Letting Go: The College Transition Part One

Letting Go: College Transition 101 for Parents [Part One]

Preparing for Adulthood

Words by Mrs. Debbie Pitcairn, Director of College Counseling

This time in the lives of our seniors and their families is exciting.

And scary.

The process of becoming an adult begins before seniors graduate and continues for several years. Adolescents must separate from the family and form their own identities in order to successfully mature into adults – which is our goal. This process takes time and can be turbulent, but it is helpful to know what to expect and to understand what is happening.

Seniors are experiencing fear and excitement simultaneously; they cannot wait to grow up and be independent, yet, they feel terror and grief at the coming “loss” of family and the security and familiarity of home. The result is an emotional rollercoaster that seniors and parents ride together throughout the spring and summer.

I am reminded of the vivid “swimming-pool” metaphor that Lisa Damour in her book, Untangled: Guiding Teenage Girls Through the Seven Transitions into Adulthood, describes: maturing students will swim confidently and independently in the pool of life until they need support and then cling to the pool wall to rest and recover. When ready, they forcefully push off the wall back into the open waters of life.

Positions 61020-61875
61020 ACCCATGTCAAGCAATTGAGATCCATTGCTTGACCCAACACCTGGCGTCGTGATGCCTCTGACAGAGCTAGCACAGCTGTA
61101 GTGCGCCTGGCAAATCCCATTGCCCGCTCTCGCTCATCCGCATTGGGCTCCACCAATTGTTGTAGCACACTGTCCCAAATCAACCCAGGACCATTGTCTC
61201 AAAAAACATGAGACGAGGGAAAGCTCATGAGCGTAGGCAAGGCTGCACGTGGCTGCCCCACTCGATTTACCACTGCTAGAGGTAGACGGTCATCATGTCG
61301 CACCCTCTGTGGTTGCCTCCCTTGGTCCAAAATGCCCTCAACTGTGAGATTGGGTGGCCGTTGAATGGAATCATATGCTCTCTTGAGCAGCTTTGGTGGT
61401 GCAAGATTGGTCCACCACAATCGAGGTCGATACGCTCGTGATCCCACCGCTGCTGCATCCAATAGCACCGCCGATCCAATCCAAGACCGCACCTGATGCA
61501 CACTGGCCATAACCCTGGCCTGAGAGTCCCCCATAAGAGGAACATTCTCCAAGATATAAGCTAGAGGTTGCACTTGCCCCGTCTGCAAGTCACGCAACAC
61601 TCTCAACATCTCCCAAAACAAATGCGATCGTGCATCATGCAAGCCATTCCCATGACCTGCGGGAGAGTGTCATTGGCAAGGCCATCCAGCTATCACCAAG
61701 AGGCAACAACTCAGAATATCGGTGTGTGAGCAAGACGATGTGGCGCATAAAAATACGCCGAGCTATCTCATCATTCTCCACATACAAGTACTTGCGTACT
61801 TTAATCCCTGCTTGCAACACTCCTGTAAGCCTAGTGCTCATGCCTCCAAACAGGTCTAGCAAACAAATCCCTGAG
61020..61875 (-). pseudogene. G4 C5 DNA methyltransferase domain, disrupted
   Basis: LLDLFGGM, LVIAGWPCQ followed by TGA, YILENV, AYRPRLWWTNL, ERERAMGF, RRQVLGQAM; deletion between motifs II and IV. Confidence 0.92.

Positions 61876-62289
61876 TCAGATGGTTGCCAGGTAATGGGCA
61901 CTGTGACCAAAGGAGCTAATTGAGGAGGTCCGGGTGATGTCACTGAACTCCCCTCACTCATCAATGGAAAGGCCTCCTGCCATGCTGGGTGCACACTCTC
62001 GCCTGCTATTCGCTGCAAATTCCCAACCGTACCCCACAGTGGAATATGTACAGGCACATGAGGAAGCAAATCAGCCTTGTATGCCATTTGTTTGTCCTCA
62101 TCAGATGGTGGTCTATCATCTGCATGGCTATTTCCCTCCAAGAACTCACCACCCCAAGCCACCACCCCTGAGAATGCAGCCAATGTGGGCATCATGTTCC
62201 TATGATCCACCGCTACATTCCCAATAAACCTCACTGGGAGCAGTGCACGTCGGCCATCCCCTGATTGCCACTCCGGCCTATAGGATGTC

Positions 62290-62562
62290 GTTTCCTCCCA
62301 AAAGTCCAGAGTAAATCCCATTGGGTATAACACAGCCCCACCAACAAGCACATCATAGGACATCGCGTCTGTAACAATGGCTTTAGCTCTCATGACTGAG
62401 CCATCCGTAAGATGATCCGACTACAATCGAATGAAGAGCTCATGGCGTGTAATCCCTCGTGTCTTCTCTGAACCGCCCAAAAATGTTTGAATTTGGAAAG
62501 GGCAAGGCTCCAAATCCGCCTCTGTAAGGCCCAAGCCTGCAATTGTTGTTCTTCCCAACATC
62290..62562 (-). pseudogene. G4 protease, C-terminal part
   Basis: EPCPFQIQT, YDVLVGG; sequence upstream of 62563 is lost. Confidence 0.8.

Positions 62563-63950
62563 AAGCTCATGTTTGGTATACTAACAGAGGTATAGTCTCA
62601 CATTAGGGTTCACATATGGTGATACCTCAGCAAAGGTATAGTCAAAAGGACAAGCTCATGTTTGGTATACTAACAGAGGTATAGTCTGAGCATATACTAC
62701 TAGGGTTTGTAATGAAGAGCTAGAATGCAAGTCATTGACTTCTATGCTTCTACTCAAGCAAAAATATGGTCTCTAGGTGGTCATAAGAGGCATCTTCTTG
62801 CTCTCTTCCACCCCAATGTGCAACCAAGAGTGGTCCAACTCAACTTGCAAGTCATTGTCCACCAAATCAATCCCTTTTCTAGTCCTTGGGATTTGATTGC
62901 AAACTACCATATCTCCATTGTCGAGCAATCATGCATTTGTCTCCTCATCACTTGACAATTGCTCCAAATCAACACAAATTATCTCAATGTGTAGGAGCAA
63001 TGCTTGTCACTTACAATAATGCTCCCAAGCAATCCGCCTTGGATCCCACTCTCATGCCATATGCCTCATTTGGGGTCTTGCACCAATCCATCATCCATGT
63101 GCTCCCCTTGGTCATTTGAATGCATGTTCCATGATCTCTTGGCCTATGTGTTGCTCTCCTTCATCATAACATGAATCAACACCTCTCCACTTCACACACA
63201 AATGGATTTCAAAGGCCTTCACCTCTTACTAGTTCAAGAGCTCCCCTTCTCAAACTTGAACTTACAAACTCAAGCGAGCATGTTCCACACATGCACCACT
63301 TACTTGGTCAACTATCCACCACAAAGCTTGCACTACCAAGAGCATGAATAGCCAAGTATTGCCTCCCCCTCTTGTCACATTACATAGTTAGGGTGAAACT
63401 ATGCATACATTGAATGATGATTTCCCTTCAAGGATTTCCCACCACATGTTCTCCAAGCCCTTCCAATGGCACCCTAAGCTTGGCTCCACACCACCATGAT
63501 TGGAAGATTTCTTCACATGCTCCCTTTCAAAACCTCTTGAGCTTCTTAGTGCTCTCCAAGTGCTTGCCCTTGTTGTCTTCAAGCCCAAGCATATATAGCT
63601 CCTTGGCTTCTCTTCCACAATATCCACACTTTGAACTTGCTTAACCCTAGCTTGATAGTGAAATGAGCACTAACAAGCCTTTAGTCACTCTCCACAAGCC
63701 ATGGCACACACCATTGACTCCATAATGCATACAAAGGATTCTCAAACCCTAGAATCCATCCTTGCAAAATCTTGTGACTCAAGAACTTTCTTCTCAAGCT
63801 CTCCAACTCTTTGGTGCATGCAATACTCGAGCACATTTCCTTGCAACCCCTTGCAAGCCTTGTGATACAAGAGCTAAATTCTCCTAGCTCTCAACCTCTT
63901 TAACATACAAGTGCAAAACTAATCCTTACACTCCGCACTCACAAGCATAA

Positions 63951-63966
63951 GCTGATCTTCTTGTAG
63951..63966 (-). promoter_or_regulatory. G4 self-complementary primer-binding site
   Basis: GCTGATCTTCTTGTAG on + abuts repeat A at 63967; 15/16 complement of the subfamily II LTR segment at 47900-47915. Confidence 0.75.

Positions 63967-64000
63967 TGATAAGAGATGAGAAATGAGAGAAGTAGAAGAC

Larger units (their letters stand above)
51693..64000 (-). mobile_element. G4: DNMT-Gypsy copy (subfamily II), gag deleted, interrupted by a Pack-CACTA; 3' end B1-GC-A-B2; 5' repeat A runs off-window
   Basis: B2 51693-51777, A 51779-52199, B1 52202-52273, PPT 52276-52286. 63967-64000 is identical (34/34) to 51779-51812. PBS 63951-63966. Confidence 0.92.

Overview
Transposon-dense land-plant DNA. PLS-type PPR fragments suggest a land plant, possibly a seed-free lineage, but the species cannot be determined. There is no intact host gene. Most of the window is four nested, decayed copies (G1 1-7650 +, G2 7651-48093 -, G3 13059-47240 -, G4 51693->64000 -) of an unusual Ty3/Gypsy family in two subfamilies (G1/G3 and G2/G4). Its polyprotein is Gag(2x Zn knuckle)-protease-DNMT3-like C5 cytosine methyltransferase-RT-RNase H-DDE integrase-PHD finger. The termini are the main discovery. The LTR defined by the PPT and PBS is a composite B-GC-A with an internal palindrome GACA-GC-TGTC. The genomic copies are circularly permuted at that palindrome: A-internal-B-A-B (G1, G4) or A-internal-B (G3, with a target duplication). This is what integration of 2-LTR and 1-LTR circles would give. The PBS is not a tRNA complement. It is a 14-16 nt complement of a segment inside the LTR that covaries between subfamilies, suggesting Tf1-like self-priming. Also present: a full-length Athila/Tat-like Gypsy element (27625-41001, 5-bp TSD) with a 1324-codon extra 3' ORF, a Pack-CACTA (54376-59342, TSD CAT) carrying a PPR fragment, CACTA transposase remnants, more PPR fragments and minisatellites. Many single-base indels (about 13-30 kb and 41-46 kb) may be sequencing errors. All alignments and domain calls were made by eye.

And, boy, that push-off can be painful!

I am sure many of us recognize this pattern in our growing children.

Our job is to prepare them for that pool. Encourage the development of independence, self-reliance and responsibility.


Our job is to prepare them for that pool. Encourage the development of independence, self-reliance and responsibility.


Academy at the Lakes requires seniors to take a Personal Finance class that teaches them about essential financial skills such as banking, bill paying, debt, savings, checking accounts, debit and credit cards, and budgeting to make sure they have an opportunity to put some of these skills to use before they leave for college.

Parents can continue these important life skills at home by teaching children how to do simple tasks that will come in handy when they are on their own.

Tasks teenagers can do at home to prepare for adulthood


  • Do their own laundry
  • Make a meal plan and go grocery shopping
  • Learn how to cook simple (affordable) dishes
  • Create a spending budget
  • Make doctor and dental appointments
  • Learn to sew on a button, change a tire, basic first aid, basic home repair skills



By practicing and learning these tasks, your teenager will gain confidence in their ability to handle things on their own.


Letting Go is a conversational meeting our Director of College Counseling Mrs. Debbie Pitcairn has with parents of seniors. In this three-part blog series, she covers many of the topics included in that meeting. Information for this series came from several resources. For a full list of recommended reading, see this list.

Part One: Preparing for Adulthood
Part Two: Facing New Challenges
Part Three: Managing Academic Expectations and Handling an Empty Nest

Learn more about our College Counseling program here.